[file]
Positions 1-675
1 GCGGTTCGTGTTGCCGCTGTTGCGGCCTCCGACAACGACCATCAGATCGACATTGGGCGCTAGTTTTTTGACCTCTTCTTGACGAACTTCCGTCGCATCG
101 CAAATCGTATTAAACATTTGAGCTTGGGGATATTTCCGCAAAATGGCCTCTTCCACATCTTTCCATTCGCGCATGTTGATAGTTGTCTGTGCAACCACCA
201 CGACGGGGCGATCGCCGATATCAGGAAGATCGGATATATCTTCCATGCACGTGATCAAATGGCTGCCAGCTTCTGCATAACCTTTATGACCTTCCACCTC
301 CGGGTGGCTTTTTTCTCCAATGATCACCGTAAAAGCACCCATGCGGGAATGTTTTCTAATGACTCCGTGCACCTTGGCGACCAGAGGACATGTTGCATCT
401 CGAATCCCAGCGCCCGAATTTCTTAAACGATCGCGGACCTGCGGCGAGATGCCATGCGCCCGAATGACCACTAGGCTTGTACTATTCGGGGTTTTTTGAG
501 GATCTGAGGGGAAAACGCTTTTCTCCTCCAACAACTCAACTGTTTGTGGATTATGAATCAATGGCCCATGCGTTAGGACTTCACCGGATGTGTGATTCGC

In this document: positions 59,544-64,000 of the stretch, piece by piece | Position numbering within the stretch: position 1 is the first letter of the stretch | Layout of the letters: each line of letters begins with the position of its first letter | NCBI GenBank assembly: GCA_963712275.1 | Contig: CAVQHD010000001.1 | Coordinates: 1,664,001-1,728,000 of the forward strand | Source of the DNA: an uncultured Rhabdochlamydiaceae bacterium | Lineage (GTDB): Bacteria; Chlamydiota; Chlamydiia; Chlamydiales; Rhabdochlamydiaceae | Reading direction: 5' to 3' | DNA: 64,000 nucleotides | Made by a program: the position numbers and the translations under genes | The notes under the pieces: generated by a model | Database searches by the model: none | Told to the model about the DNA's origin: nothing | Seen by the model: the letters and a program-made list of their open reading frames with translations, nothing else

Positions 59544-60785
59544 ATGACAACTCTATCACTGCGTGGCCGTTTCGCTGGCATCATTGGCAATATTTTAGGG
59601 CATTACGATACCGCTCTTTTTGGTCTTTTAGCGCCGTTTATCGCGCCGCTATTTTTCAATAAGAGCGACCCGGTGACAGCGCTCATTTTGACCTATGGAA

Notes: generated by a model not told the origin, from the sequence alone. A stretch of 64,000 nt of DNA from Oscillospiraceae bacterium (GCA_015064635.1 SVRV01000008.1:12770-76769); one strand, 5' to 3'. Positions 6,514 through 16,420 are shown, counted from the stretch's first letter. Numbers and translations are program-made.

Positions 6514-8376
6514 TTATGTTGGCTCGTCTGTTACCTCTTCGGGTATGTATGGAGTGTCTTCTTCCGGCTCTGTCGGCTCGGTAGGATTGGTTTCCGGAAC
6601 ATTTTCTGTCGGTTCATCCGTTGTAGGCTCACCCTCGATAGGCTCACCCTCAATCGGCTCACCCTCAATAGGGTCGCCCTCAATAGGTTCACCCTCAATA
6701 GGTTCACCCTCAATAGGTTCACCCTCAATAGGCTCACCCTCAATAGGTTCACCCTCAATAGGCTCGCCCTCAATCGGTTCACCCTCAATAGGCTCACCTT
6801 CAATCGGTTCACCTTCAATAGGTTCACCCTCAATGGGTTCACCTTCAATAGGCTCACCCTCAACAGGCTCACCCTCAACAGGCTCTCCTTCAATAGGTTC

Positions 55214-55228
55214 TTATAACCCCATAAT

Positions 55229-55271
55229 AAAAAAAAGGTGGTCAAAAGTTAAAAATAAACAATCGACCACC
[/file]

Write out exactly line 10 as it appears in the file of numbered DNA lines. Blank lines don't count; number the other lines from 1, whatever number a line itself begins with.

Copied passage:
59544 ATGACAACTCTATCACTGCGTGGCCGTTTCGCTGGCATCATTGGCAATATTTTAGGG